Local Products

Written by Administrator on 08 February 2018

Red Onions (Lasuna)

Onions are one of the world’s most popular and versatile vegetables, delivering an unmistakable, pungent heat – some more than others. They’re in demand for cold salads and hot soups, sliced in rings or solid disks on burgers, and chopped in relish. The delicious caramelization that takes place when onions are sautéed is due to their high sugar content. 

The sharp fragrance and flavor emitted by onions is due to the sulfur compound allyl propyl disulphide; it’s allyl sulphide that brings you to tears when peeling one, serving the good purpose of washing the thin epithelial layer of the eyes. Holding peeled onions under cold water for several seconds before slicing minimizes this effect.

Health Benefits of Eating Onions

 Onions are loaded with numerous health benefits, and scientists are still discovering how beneficial this vegetable really is. They’re a very good source of vitamin C and B6, iron, folate, and potassium. The manganese content in onions provides cold and flu relief with its anti-inflammatory abilities.

Two phytochemical (plant-derived nutrient) compounds in onions – allium and allyl disulphide – convert to allicin when the bulb is cut or crushed due to enzyme activation. Studies show these compounds to have cancer- and diabetes-fighting properties, while decreasing blood vessel stiffness by releasing nitric oxide. This can reduce blood pressure, inhibit platelet clot formation, and help decrease the risk of coronary artery disease, peripheral vascular diseases, and stroke. Significant amounts of polyphenols (another phytochemical in onions) and an antioxidant flavonoid called quercetin (which has proven anti-cancer, anti-inflammatory, and anti-diabetic functions) account for the reputation onions have for disease prevention. 

Source: http://foodfacts.mercola.com

Garlic (Bawang)

 Garlic, scientifically known as "allium sativum," is a species in the onion genus "Allium." Its close relatives include the onion, shallot, leek, chive, and rakko. According to agriculture old hands and experts, garlic, locally called "bawang," has a history of human use of more than 6,000 years ans is native to Central Asia. It has long been a staple in the Mediterranean region, as well as a frequent seasoning in Asia, including the Philippines, Africa, and Europe. Garlic is relatively good source of calcium, phosphorus, and potassium. Its leaves are sources of protein and of Vitamin A and C.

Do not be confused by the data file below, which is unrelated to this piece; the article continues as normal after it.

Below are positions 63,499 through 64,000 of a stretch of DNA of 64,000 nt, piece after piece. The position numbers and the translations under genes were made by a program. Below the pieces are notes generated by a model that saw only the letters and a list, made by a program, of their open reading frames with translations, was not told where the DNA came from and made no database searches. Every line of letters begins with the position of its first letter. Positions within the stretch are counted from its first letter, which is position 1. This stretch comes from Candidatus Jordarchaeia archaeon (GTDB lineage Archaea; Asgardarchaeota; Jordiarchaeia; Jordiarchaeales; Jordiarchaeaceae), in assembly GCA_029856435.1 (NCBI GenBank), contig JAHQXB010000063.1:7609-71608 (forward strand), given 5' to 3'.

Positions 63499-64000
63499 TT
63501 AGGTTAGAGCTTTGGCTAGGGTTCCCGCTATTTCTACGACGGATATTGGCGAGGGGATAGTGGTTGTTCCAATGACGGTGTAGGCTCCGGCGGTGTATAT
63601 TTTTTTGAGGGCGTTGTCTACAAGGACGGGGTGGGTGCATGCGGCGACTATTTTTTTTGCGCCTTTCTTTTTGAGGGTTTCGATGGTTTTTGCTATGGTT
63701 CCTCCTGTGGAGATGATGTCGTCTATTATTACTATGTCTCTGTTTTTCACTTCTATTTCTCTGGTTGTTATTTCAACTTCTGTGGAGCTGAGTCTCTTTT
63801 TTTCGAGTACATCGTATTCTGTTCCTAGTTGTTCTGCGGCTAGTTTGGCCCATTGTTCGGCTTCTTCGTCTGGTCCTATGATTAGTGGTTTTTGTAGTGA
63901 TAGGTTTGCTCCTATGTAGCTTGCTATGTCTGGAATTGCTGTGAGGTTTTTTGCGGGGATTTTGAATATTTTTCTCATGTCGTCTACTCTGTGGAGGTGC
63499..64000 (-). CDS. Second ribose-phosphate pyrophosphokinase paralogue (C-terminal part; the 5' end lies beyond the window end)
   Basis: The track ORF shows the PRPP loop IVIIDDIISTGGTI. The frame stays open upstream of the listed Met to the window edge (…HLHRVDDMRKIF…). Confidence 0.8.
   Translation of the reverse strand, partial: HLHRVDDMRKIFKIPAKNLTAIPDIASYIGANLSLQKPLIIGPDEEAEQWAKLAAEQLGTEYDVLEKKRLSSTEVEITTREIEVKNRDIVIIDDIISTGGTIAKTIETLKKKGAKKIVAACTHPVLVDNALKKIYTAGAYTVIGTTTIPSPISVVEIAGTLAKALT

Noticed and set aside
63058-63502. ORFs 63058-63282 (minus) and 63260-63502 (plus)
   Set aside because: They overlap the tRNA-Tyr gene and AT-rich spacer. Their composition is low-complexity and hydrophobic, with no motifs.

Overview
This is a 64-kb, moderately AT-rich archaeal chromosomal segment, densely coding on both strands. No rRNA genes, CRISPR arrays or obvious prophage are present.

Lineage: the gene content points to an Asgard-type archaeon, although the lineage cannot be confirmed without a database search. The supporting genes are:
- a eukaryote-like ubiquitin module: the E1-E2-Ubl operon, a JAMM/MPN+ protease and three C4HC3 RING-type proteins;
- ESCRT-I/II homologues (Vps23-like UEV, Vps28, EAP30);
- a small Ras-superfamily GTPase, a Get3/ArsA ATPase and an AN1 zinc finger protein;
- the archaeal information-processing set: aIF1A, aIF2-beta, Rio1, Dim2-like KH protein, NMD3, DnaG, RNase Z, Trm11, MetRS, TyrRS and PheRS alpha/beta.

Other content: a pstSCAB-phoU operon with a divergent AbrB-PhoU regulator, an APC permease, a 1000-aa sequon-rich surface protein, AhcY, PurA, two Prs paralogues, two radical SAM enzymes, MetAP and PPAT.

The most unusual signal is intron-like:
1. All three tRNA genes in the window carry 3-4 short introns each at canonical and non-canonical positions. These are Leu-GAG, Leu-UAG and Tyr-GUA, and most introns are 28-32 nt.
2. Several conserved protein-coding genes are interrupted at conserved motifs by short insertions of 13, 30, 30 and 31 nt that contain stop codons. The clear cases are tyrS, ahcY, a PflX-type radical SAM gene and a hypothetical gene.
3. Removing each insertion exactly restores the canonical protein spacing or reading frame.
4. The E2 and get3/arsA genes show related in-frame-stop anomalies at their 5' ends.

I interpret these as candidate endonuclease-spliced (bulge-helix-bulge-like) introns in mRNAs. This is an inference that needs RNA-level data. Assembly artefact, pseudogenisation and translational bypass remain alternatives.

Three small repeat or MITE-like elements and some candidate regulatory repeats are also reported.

In Pinili and much of the Ilocos Region - the green tops are used for "pinakbet," a stewed mixture of vegetables which is an Ilocano delicacy. Culinary experts say garlic contains antibiotic substances that inhibit the growth of certain bacteria and fungi. This root crop that is native in the Philippines, particularly the Ilocos Region, which is the country's biggest producer of garlic today based on current Department of Agriculture Statistics.


The hand woven textile “inabel” or more popularly known to many as “Abel Iloco” has been through a lot in the course of history. It has both gone through good and bad times but remained to be the toughest living treasure of the Ilocanos of all time.

It was in the 16th century during the Spanish regime when people from Ilocos Norte started to include their local products in the trading business of export and import or commonly known as barter system with the foreign countries, which included their hand woven cloth as their main product.

Not long ago, weaving of the local textile has become the most perpetrated livelihood which most of the Ilocanos ventured into.

To the Spaniards, the Abel Iloco has become the identity of the Ilocanos which in return brought to them a higher tax collection from the Filipinos as the proliferation of the local products has extended to the foreign land.

However, during the Japanese occupation in the Philippines, inabel weaving was put into halt because the Japanese saw the potential of the local product as their biggest competitor in the market. The pedal looms used for weaving the inabel were destroyed and at the same time, Ilocanos discontinued weaving because they feared being reprimanded by the Japanese occupants.

But after the war, the Ilocanos as resilient as they are, went back to venturing into weaving and began to innovate more techniques and intricate designs to develop the old textile.

But modernization along with the development of trade and business came. Modern products such as imported cloth used for sewing blankets, pillow cases, clothes were introduced which became the greatest rival of the inabel.

It was during this time that the Ilocanos’ greatest treasure has been put into stale light as more trendy products were more appreciated. Even the youth started to disregard the ancient practice of weaving.

To date, there are only two municipalities in Ilocos Norte where “Panagabel” (Inabel weaving) are still being practiced and nurtured namely in Pinili town where the national folk art awardee in the field of loom weaving, Magdalena Gamayo live and in Paoay town.

Source: Ilocos Sentinel